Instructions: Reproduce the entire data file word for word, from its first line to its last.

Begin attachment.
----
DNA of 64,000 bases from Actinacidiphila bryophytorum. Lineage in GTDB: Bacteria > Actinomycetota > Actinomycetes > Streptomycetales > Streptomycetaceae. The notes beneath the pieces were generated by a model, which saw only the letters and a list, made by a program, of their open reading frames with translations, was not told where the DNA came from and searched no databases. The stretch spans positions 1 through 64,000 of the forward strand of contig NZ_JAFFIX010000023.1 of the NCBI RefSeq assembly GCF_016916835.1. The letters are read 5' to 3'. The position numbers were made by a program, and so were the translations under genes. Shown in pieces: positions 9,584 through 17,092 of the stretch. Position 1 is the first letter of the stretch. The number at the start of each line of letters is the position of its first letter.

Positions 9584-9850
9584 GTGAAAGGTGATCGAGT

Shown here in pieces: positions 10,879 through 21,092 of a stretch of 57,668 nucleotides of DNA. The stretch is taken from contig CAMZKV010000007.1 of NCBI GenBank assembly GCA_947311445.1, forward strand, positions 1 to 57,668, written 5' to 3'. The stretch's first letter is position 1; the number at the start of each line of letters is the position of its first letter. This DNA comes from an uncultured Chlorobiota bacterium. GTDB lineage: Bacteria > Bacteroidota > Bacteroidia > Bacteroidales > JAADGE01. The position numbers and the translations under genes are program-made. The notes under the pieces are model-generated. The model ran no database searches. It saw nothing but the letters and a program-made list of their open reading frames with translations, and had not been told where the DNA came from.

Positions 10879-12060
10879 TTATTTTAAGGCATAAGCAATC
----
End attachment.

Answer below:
DNA of 64,000 bases from Actinacidiphila bryophytorum. Lineage in GTDB: Bacteria > Actinomycetota > Actinomycetes > Streptomycetales > Streptomycetaceae. The notes beneath the pieces were generated by a model, which saw only the letters and a list, made by a program, of their open reading frames with translations, was not told where the DNA came from and searched no databases. The stretch spans positions 1 through 64,000 of the forward strand of contig NZ_JAFFIX010000023.1 of the NCBI RefSeq assembly GCF_016916835.1. The letters are read 5' to 3'. The position numbers were made by a program, and so were the translations under genes. Shown in pieces: positions 9,584 through 17,092 of the stretch. Position 1 is the first letter of the stretch. The number at the start of each line of letters is the position of its first letter.

Positions 9584-9850
9584 GTGAAAGGTGATCGAGT

Shown here in pieces: positions 10,879 through 21,092 of a stretch of 57,668 nucleotides of DNA. The stretch is taken from contig CAMZKV010000007.1 of NCBI GenBank assembly GCA_947311445.1, forward strand, positions 1 to 57,668, written 5' to 3'. The stretch's first letter is position 1; the number at the start of each line of letters is the position of its first letter. This DNA comes from an uncultured Chlorobiota bacterium. GTDB lineage: Bacteria > Bacteroidota > Bacteroidia > Bacteroidales > JAADGE01. The position numbers and the translations under genes are program-made. The notes under the pieces are model-generated. The model ran no database searches. It saw nothing but the letters and a program-made list of their open reading frames with translations, and had not been told where the DNA came from.

Positions 10879-12060
10879 TTATTTTAAGGCATAAGCAATC